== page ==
FAS-13 (now ASC 840) has the answer. Capital leases should be recorded as assets and liabilities at the lower of the present value of the minimum lease payments at the beginning of the lease term or the fair value of the leased property at the inception date. The discount rate used in determining present value is the lower of the lessee's incremental borrowing rate (the rate the lessee would have incurred to borrow the funds necessary to purchase the asset) or the implicit (lessor's) rate in the lease, if the implicit rate can be determined. The minimum lease payments are allocated between a reduction of the liability and interest expense to produce a constant periodic interest rate on the remaining balance.

A lessee may use its secured borrowing rate in calculating the present value of minimum lease payments if the rate is determinable, reasonable, and consistent with the financing that would have been used in the particular circumstances.

Now here's where auditors get a bit testy. Many contractors don't have an incremental borrowing rate or a secured borrowing rate. Moreover, the lessor does not have or specify an "implicit" rate in the lease agreement. So what interest rate should be used? The Government likes to come up with a higher rate. That lowers the present value (less depreciation) and increases the interest portion of the lease payments which are unallowable under Government contracts. Contractors on the other hand, strive for a lower rate for just the opposite reason.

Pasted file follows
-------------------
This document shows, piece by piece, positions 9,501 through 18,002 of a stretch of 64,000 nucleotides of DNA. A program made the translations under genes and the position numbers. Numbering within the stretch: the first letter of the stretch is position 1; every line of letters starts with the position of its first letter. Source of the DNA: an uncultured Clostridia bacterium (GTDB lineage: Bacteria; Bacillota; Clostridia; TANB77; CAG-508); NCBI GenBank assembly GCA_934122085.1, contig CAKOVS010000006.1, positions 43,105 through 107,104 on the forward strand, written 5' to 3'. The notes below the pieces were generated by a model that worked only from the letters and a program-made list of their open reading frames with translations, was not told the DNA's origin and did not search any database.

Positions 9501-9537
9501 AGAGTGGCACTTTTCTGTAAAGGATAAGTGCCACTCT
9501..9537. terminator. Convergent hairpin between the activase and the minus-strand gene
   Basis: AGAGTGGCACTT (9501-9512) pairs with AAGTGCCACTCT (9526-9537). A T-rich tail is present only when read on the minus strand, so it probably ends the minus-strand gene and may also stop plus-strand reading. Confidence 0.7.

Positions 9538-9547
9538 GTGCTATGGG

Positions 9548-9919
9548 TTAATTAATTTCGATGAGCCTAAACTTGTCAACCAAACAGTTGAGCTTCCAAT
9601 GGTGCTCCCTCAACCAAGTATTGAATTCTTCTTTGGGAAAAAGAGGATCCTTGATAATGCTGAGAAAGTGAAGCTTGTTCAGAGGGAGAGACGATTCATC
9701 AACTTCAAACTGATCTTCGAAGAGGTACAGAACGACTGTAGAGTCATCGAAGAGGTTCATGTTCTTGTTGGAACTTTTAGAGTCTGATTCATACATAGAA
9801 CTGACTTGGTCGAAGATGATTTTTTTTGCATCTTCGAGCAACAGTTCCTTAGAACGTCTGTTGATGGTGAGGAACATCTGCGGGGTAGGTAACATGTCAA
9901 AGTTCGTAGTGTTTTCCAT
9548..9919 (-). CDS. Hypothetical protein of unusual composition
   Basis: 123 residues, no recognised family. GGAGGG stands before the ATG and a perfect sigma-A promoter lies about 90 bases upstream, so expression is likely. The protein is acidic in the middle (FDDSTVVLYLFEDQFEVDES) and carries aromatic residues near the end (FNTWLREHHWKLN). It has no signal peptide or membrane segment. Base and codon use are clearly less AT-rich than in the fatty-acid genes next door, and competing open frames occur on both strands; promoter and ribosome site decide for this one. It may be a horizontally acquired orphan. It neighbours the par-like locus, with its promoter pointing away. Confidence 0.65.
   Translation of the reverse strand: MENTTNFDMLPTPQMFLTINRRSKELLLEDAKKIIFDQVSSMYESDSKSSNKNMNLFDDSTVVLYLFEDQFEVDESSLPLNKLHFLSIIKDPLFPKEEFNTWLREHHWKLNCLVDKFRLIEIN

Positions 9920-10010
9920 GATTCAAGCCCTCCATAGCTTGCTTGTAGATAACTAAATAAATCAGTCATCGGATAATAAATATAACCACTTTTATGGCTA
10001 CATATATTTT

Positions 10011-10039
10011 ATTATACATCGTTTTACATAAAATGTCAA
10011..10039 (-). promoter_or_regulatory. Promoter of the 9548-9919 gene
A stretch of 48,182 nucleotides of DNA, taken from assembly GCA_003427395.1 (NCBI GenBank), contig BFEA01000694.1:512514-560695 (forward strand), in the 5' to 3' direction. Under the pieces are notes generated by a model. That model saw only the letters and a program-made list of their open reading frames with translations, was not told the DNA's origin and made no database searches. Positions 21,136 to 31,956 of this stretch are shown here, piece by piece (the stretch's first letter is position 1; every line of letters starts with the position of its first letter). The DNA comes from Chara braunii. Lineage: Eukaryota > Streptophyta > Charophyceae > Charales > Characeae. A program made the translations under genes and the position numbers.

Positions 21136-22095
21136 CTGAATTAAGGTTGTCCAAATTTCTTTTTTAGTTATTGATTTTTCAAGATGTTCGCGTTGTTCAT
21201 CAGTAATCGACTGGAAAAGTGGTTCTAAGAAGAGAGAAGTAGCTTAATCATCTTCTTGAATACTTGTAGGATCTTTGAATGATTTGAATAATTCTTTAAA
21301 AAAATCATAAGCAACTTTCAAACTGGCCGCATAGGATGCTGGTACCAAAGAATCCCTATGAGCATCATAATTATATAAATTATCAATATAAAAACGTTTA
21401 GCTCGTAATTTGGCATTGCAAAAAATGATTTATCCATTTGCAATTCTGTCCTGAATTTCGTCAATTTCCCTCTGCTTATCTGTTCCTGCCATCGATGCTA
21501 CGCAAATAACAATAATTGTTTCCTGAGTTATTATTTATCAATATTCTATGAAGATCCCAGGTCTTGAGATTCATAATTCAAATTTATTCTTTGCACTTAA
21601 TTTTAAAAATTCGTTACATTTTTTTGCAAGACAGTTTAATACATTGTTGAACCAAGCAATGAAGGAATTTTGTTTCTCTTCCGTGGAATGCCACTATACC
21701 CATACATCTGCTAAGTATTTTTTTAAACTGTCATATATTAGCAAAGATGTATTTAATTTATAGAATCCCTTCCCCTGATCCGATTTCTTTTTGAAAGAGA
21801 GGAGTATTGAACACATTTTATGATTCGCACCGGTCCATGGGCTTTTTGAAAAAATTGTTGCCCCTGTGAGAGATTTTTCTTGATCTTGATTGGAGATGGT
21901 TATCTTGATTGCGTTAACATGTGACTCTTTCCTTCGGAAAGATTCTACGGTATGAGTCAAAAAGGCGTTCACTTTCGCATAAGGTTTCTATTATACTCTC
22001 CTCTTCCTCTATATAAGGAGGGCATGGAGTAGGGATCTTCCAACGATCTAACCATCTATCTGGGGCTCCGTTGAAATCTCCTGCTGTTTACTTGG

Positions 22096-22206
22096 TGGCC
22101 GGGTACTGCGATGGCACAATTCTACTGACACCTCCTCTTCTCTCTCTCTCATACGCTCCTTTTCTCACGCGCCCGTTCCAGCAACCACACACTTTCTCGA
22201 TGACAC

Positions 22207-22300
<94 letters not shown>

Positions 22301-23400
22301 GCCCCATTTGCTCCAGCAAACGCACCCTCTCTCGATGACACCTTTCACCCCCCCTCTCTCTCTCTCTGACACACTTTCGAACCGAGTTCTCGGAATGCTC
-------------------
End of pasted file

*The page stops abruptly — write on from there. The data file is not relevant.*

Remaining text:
Ultimately, both sides have to come to some reasonable agreement. Contractors can best serve their interests if they have thought this through beforehand and have established a defensible method of determining the applicable discount rate.

Friday, July 11, 2014

Capping Your Indirect Expense Rate(s)

Sometimes contractors, especially start-up contractors, have highly volatile indirect rates. We noticed an extreme case not long ago where the G&A (General and Administrative) indirect expense rate went from 24% to 354% to 63% in a three year period. The G&A pool costs did not change significantly but the allocation base swung wildly.

This makes it very difficult for the Government, when contemplating a cost-reimbursable contract, to accurately forecast contract costs and to budget for expenditures accordingly.

To protect against such situations, the Government will sometimes propose to cap a contractor's indirect rates - to negotiate indirect  cost rate ceilings and incorporate those capped rates into the contract. Sometimes the contract auditor will make such a recommendation, sometimes its the contracting officer who makes it during contract negotiations.

Sometimes a contractor will propose to cap its indirect rates. Usually this is an effort to enhance its competitive position in a particular circumstance by basing its proposal on indirect cost rates lower than those that may reasonably be expected to occur during contract performance, thereby causing a cost overrun.